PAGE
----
Besides, usually Obama fans are so desperate to come up with an example of ?vitriol? directed against their superhero that they wind up quoting the last four words of a 2009 remark by Rush Limbaugh: ?Look, what [Obama] is talking about is the absorption of as much of the private sector by the US government as possible, from the banking business, to the mortgage industry, the automobile business, to health care. I do not want the government in charge of all of these things. I don?t want this to work . . . I hope he fails.?

Limbaugh and Obama have more in common than either would like to admit. Except one of them is supposed to represent the entire country. One of them isn?t supposed to sound like talk radio.




The State Department is lying when it says it didn't know until it was too late that Hillary Clinton was improperly using personal e-mails and a private server to conduct official business --- because it never set up an agency e-mail address for her in the first place, the department's former top watchdog says.

"This was all planned in advance" to skirt rules governing federal records management, said Howard J. Krongard, who served as the agency's inspector general from 2005 to 2008.

The Harvard-educated lawyer points out that, from Day One, Clinton was never assigned and never used a e-mail address like previous secretaries.

"That's a change in the standard. It tells me that this was premeditated. And this eliminates claims by the State Department that they were unaware of her private e-mail server until later," Krongard said in an exclusive interview. "How else was she supposed to do business without e-mail?"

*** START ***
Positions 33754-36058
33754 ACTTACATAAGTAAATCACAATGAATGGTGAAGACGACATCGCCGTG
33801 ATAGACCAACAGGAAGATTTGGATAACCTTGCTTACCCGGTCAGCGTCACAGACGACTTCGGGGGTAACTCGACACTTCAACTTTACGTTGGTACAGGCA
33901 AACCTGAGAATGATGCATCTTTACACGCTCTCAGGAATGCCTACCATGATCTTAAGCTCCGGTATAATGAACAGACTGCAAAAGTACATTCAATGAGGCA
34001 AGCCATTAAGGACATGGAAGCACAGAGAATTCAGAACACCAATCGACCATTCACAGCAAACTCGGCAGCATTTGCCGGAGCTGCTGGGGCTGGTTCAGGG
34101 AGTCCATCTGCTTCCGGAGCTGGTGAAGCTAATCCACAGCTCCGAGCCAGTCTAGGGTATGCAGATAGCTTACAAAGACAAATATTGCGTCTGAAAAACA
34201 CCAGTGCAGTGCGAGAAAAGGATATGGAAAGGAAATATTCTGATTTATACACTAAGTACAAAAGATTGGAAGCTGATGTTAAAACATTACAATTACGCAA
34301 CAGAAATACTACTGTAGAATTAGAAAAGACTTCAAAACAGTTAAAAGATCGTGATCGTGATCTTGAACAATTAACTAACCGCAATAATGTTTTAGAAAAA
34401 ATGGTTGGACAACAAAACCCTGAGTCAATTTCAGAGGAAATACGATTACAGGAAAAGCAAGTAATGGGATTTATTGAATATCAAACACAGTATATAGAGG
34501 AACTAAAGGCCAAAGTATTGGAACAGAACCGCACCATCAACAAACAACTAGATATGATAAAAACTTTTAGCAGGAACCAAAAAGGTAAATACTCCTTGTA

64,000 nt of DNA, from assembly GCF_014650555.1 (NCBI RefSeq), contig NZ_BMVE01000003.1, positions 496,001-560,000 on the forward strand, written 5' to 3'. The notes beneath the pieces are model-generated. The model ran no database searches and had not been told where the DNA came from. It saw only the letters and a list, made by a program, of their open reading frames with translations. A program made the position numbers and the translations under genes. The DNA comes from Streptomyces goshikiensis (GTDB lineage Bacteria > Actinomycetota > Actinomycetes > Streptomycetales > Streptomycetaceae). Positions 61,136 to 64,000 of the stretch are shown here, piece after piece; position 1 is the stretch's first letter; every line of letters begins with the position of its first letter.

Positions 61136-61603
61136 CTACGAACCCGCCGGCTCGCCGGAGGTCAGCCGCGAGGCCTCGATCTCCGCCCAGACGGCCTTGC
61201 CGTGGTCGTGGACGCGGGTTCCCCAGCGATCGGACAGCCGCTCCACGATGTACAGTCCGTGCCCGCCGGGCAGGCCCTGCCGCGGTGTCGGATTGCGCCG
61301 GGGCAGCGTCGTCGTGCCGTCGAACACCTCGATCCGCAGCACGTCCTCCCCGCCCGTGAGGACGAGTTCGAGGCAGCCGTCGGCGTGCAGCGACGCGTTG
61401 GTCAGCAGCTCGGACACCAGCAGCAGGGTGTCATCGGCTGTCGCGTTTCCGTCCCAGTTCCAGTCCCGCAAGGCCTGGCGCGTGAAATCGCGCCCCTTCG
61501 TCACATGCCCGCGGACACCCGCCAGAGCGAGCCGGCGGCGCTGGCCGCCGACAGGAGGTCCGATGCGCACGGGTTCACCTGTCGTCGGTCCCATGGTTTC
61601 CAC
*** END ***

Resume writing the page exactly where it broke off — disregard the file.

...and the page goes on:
He also points to the unusual absence of a permanent inspector general during Clinton's entire 2009-2013 term at the department.

He said the five and a half year vacancy was unprecedented.

"This is a major gap. In fact, it's without precedent," he said. "It's the longest period any department has gone without an IG."

Inspectors general serve an essential and unique role in the federal government by independently investigating agency waste, fraud and abuse. Their oversight also covers violations of communications security procedures.

"It's clear she did not want to be subject to internal investigations," Krongard said. An e-mail audit would have easily uncovered the secret information flowing from classified government networks to the private unprotected system she set up in her New York home.

He says "the key" to the FBI's investigation of Emailgate is determining how highly sensitive state secrets in the classified network, known as SIPRNet, ended up in Clinton's personal e-mails.

"The starting point of the investigation is the material going through SIPRNet. She couldn't function without the information coming over SIPRNet," Krongard said. "How did she get it on her home server? It can't just jump from one system to the other. Someone had to move it, copy it. The question is who did that?"